New York not spooked: City holds annual Halloween parade after terrorist attacks
Millions of New Yorkers filled the streets Tuesday night to witness the world’s largest Halloween celebration, about a mile from where a terrorist attack occurred earlier that day. Undeterred, they donned their more surreal costumes and watched as their neighbors marched up Sixth Avenue.
New York City Mayor Bill de Blasio stopped by to show his support and told residents that they should feel safe.
“We are going to go about our business in the city, and we are not going to be deterred,” de Blasio said, according to the Associated Press.
Governor Andrew Cuomo also stopped by and told residents that there would be “increased security at high-profile locations” during the parade.
Emily Stevenson, who has worked the parade for the past several years, said that the “the AK-47s are a new add-on.”
The NYPD also closed down the West Side Highway from murray Street to 23rd Street until further notice, citing the investigation.
New Yorkers noticed that the crowd was a little thinner than in previous years and a little quieter.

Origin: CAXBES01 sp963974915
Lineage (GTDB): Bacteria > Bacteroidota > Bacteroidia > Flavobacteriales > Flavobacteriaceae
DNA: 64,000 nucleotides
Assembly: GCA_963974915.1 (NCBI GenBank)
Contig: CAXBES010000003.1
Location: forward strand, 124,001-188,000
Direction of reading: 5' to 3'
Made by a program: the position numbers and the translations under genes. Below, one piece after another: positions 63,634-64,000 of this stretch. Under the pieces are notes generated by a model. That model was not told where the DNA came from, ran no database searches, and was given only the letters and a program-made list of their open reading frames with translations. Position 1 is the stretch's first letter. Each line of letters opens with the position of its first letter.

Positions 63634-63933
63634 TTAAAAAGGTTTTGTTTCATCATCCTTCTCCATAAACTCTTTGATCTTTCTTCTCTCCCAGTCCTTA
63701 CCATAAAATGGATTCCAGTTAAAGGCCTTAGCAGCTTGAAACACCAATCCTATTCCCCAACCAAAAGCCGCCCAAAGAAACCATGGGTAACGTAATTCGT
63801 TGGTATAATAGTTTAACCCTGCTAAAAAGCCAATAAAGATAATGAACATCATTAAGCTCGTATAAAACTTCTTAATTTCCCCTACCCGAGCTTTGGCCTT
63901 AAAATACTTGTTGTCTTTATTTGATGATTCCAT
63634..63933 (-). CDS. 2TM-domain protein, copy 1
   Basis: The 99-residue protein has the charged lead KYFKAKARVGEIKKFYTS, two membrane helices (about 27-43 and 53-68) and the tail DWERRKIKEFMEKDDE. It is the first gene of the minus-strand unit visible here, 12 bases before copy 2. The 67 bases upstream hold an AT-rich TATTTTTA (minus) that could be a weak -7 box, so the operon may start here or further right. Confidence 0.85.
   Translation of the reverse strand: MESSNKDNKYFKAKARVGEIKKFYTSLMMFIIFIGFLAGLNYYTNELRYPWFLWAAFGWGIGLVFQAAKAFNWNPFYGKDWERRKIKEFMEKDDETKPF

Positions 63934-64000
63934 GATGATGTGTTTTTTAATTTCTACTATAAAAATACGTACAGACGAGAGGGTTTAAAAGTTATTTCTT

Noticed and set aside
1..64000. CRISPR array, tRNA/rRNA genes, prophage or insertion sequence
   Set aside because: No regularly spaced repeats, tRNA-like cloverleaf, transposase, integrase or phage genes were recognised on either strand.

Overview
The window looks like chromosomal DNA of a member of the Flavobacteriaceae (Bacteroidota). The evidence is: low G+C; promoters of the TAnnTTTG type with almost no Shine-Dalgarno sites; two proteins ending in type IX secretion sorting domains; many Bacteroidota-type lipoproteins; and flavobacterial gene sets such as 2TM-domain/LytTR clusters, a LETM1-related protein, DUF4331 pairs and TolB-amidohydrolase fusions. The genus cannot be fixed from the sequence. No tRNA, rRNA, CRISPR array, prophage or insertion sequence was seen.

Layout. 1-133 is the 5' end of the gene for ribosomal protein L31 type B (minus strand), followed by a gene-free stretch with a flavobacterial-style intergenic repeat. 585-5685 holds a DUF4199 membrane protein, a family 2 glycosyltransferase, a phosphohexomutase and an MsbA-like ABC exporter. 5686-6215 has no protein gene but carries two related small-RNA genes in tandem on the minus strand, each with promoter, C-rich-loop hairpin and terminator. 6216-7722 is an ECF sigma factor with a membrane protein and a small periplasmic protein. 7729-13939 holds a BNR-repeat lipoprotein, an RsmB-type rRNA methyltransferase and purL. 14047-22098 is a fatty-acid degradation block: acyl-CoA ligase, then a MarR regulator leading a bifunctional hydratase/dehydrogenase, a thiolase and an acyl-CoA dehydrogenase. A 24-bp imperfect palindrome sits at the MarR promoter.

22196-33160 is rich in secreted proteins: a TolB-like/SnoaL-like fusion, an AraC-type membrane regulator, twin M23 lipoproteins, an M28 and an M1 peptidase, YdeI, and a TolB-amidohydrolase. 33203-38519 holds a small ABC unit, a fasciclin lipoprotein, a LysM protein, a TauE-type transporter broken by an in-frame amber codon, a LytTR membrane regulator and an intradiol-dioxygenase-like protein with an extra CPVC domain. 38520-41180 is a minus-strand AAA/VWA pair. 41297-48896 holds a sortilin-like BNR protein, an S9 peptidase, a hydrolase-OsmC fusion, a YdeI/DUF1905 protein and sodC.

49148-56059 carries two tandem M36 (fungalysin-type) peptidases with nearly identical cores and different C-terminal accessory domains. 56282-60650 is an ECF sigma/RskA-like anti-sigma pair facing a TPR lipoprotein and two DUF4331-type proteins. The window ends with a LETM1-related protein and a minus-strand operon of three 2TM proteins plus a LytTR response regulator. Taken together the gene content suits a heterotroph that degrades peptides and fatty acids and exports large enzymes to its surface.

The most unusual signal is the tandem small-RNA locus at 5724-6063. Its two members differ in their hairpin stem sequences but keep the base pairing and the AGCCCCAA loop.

“It’s been quieter tonight, and there’s less of the general public showing up,” Reneé Nicole Gray, one of the workers at the parade, told the New York Times. “It’s more of a tense environment, but we feel safe because of the police presence.”
“Tonight we're at a Halloween parade to say you didn't win and you didn't affect us,” Cuomo told CNN. “We're living our lives because we're not going to allow the terrorists to win, period.”
Many said that holding the parade sends a strong message that New Yorkers will not let terrorists change the way they live.
In recognition of the lives that were lost earlier that morning, the spire at One World Trade Center was lit up in red, white and blue.